Make sure you’re intentional with your content, send relevant information on specific products or services that would be beneficial to a specific segment of clients. Personalized recommendations within this nurture type are the key to success — use variable tags or dynamic content to ensure the right customers receive the right content. Also, make sure you explain the value of a new or existing unused product without being overly aggressive.

Since your target list will include current customers, the timing for this program can be less aggressive — you can space emails out between 10-15 days.

4285 Views
Moon Kang 🚀
Moon Kang 🚀
Showpad Director of Digital Marketing & ABMDecember 8

I can share two particularly successful campaigns. One is a bit boring and obvious and the other was an interesting and fun one for me. 

1. The boring one: It was a product launch for a consumer electronics brand. The product was a Bluetooth headphone launching in 1 week and we sent an email blast to the entire customer list minus those who had recently purchased a headset less than 30 days ago. The header image was a beautiful image and the reason why I say this one is boring is because I didn't do anything fancy -- it just followed the best practices. Subject line contained the what and when. The copy of the email contained the Why and the How. New headset launching in 1 weeks. Best noise cancelling headphone we've ever made, order directly through this link. In an effort to convert, you simply need to create demand for the item for a user. We used beautiful imagery along with brief, concise explanations of what job the item was meant to do -- offer a quiet environment anywhere you went -- long-lasting battery for every flight your business takes you, etc.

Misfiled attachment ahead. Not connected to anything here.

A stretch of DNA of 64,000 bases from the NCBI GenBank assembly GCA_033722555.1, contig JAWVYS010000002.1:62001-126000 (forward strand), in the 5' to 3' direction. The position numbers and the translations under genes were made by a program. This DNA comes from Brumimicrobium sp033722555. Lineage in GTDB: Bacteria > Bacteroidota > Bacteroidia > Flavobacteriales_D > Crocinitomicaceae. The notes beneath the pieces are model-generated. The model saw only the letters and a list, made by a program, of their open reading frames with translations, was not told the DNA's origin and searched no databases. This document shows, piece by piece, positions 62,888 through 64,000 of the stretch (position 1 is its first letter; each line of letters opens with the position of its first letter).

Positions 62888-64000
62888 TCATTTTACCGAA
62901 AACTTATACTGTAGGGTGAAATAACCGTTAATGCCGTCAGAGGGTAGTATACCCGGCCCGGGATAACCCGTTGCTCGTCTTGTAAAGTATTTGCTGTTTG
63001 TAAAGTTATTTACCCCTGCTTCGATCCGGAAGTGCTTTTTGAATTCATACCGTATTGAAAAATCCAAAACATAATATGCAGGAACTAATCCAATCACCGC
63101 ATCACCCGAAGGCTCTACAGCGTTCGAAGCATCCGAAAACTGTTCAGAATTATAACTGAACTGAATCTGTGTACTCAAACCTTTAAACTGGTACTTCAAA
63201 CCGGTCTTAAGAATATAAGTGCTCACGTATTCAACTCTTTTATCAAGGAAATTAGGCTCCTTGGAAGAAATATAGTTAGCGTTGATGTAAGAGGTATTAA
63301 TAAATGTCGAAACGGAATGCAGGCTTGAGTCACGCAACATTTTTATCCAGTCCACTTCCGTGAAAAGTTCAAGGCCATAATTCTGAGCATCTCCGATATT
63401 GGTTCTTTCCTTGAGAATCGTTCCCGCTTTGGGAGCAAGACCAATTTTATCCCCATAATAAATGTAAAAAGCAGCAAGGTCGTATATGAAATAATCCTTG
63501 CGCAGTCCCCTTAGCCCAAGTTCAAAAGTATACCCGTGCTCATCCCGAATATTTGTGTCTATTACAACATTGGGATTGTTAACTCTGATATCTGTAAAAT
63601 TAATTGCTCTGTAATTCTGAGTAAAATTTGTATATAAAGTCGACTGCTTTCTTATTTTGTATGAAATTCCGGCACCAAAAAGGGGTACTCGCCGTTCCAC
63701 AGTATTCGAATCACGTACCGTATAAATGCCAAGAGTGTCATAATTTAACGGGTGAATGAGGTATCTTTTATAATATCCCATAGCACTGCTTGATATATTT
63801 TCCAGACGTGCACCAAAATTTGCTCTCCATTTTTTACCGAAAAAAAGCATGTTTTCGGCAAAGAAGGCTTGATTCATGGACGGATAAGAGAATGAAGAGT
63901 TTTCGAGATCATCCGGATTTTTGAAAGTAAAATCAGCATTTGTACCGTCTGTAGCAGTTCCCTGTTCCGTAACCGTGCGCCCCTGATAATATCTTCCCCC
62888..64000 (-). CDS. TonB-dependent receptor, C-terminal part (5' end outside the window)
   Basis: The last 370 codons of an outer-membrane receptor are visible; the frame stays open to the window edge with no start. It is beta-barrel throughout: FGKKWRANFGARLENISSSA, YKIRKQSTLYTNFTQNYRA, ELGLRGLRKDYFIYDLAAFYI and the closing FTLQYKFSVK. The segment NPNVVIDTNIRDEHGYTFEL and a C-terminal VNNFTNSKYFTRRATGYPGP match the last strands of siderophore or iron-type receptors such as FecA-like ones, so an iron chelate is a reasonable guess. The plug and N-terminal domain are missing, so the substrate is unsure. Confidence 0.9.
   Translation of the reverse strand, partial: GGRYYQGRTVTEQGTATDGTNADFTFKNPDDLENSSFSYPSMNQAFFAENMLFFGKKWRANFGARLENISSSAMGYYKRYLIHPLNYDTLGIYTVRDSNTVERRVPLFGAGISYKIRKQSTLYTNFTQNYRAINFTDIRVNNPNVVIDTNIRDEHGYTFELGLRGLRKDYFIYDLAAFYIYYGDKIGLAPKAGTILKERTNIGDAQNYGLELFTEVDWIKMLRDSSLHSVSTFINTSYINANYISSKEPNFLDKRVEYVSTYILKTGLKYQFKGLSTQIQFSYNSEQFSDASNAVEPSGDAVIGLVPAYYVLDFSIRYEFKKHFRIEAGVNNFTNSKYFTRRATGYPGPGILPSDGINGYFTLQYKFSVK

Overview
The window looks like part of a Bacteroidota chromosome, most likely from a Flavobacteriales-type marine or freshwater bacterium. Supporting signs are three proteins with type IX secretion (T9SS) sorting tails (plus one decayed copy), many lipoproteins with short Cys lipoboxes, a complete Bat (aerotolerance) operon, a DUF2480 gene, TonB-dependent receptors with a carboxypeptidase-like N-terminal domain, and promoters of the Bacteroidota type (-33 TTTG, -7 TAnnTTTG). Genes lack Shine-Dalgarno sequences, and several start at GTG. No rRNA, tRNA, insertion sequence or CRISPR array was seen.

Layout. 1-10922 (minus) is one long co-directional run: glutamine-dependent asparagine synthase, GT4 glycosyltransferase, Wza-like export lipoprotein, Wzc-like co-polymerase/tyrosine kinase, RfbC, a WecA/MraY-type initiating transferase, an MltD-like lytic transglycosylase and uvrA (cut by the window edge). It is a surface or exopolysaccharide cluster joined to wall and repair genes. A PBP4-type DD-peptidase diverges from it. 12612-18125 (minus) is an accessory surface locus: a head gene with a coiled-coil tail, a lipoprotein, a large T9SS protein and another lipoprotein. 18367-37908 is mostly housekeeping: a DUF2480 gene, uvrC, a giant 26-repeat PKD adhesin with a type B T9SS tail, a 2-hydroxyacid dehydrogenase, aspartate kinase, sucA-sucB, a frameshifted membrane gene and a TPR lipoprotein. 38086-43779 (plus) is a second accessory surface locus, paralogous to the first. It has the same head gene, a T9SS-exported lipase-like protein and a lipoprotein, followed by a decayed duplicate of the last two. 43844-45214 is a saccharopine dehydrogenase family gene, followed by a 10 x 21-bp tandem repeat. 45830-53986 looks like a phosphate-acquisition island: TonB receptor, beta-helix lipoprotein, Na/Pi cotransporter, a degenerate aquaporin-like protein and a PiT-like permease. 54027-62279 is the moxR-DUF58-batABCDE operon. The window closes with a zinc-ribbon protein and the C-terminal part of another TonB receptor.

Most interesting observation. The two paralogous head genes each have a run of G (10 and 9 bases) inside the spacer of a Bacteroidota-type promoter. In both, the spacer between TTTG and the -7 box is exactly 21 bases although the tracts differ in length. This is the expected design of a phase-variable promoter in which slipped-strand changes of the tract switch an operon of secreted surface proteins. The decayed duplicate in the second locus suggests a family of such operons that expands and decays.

2. The more interesting one was a survey collection and an opt-out campaign to clean up our list. The subject line was a simple one: "Can we ask you something?" but the body of the email was an A/B test. 

Version A: Typical company header image and template along with branded template. 

Version B: 100% plain text email like it came from your dad. 

The email asked a few things including why they joined our email list, what they want to see more of, etc. and finally, a very clear to opt-out. Both emails' CTA was to simply reply to the email and send us a response. Version B had a very statistically high amount of responses compared to the theme'ed email and way fewer opt-outs. We learned a lot about our audience with this email test. 

755 Views
Erika Barbosa
Erika Barbosa
Counterpart Marketing LeadMay 23

I'm going to take a slightly different angle on this question compared to some of the more proven approaches, such as onboarding flows and nurture sequences.

In my experience, the more you can personalize the message, the better. For example, you can ask profiling or qualification questions during onboarding and tailor the email messages based on the user's inputs to make them more relevant. The top email strategies are the ones that are most useful, and personalization allows you to elevate your approach.

500 Views
Erika Barbosa
Erika Barbosa
Counterpart Marketing LeadAugust 16

I'm going to take a slightly different angle on this question compared to some of the more proven approaches, such as onboarding flows and nurture sequences.

In my experience, the more you can personalize the message, the better. For example, you can ask profiling or qualification questions during onboarding and tailor the email messages based on the user's inputs to make them more relevant. The top email strategies are the ones that are most useful, and personalization allows you to elevate your approach.

426 Views
Top Demand Generation Mentors
Erika Barbosa
Erika Barbosa
Counterpart Marketing Lead
Matt Hummel
Matt Hummel
Pipeline360 Vice President of Marketing
Sheridan Gaenger
Sheridan Gaenger
Own VP of Growth Marketing
Keara Cho
Keara Cho
Salesforce Sr. Director, Field Marketing
Micha Hershman
Micha Hershman
JumpCloud Chief Marketing Officer
Sheena Sharma
Sheena Sharma
Heap Vice President, Marketing Acquisition & Growth
Kayla Rockwell
Kayla Rockwell
Databricks Senior Group Manager, Demand Generation
Mindy Servello
Mindy Servello
Calendly Head of Demand Generation
Kanchan Belavadi
Kanchan Belavadi
Snowflake Head of Enterprise Marketing, India
Laura Lewis
Laura Lewis
Addigy Director | Head of Marketing